5-Star Match Reviews: Misawa’s Army vs. Tsuruta’s Army – AJPW May 22nd, 1992

misawa army tsuruta army 1992

Some wrestling matches are great because they’re displays of unbelievable athleticism. Others are great because they’re full of insane high-spots or devastating moves that makes the viewer ask ‘how are they still alive?’

And other matches still are great because they feature insane crowds making tons of noise in appreciation of the action unfolding before them.

The match we’re looking at today is an example of that third point. Compared to most modern matches, the action here was relatively subdued and wouldn’t be considered a ‘spot-fest’ by anyone’s definition. And yet, it’s an incredible match that still holds up amazingly well after almost thirty full years. How does it manage that? Read on to find out.

Today we look back at the six-man tag team match between Tsuruta’s Army (Jumbo Tsuruta, Masanobu Fuchi and Akira Taue) and Misawa’s Army (Mitsuharu Misawa, Toshiaki Kawada and Kenta Kobashi) from May 22nd, 1992.

As a reminder, I am reviewing Five Star and almost-Five Star wrestling matches as rated by Wrestling Observer’s Dave Meltzer. It goes back to the 1980s and I’m going to pick different matches from different eras to see how they look today. Check out previous entries in my 5 Star Match Reviews series right here.

The story

From mid-1990 to late-1992, All Japan’s main story was the rivalry between Jumbo Tsuruta’s army and Mitsuharu Misawa’s army. Tsuruta was the old guard while Misawa was the rising star looking to become the unquestioned ace. After Misawa pinned Tsuruta in one of the biggest shocks in AJPW history, so began a war for the company’s future. Tsuruta wasn’t ready to give up his coveted top spot, while Misawa was hungry to claim it for himself. As their war progressed, both of them brought more wrestlers to their respective sides. Misawa enlisted his then-best friend Toshiaki Kawada and a young Kenta Kobashi, who was only four years into his career at that point and still far less experienced than everyone else here. Meanwhile, Tsuruta brought in Akira Taue, an ex-sumo wrestler who was embroiled in a heated feud with Kawada, and Masanobu Fuchi, a devious veteran who was the closest All Japan had to an overt ‘American-style’ heel.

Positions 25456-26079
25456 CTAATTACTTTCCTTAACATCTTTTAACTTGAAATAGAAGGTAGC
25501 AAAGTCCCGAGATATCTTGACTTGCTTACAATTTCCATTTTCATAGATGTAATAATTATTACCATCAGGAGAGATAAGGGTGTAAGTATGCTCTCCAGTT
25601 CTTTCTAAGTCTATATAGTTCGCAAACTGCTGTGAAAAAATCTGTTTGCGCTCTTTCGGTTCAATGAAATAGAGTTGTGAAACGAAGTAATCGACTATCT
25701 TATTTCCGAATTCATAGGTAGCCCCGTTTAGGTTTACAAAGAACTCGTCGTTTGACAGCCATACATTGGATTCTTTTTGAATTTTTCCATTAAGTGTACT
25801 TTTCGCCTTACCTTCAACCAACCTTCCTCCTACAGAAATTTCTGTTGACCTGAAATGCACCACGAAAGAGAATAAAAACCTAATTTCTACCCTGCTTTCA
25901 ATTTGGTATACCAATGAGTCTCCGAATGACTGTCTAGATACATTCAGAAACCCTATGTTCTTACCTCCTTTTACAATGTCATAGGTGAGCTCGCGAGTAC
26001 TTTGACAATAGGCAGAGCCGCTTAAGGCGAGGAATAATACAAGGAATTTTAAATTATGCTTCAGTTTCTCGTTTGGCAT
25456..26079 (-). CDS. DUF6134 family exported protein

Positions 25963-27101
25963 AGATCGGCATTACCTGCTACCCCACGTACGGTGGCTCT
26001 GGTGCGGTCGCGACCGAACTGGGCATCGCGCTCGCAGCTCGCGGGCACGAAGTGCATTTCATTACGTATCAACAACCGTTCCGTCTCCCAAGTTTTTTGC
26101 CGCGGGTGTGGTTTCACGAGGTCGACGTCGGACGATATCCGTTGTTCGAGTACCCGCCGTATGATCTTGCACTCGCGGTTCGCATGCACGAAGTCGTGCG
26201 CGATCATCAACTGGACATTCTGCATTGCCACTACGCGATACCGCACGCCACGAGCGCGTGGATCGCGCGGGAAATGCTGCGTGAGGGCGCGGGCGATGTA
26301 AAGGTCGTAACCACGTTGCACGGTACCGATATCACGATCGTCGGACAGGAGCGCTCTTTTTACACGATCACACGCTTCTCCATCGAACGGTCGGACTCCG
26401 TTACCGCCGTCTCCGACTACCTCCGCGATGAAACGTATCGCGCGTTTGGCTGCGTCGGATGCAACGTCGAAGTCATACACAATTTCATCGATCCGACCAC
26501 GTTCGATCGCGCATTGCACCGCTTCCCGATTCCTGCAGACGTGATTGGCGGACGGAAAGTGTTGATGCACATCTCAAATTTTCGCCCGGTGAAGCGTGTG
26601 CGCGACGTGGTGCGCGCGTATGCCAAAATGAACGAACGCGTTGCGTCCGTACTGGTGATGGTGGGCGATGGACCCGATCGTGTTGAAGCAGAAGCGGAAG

This was the rubber match in the three-match series between these two teams. Their first big tag match together took place on October 19th, 1990, which was won by Tsuruta’s Army. Six months later, Misawa’s Army evened the score. Now, over a year later, it’s time to settle the score once and for all. Who will win? The team composed of a wily veteran, a vicious ex-sumo guy, and the company’s giant former ace? Or the team of rising stars with something to prove?

The match

This match originally took place on May 22nd, 1992 in Sapporo. As an aside, I want to point out that Kobashi was involved in another 5-star epic three days later in Sendai. You might have heard of it, because it had an even crazier crowd than the one for this match. The AJPW wrestlers of the 1990s were definitely another breed of special.

The video’s slightly clipped so we miss out on the first few minutes of the match. The action begins with the fans loudly chanting Kobashi’s name as he counters a vertical suplex from Fuchi with one of his own. He dropkicks Fuchi out of the ring and then lands a bulldog from the apron to the floor. Fuchi struggles back to the apron and Kobashi attempts to suplex him over the rope and into the ring but Taue attacks Kobashi first, drawing boos. Kobashi fights him off but Tsuruta tries to interfere as well. Kobashi fights both of them off as he and his team clear house with all three of their opponents. One by one, the Super Generation Army lands diving planchas onto a different opponent: Misawa onto Fuchi, Kobashi onto Taue, and Kawada onto Tsuruta. The crowd’s going crazy.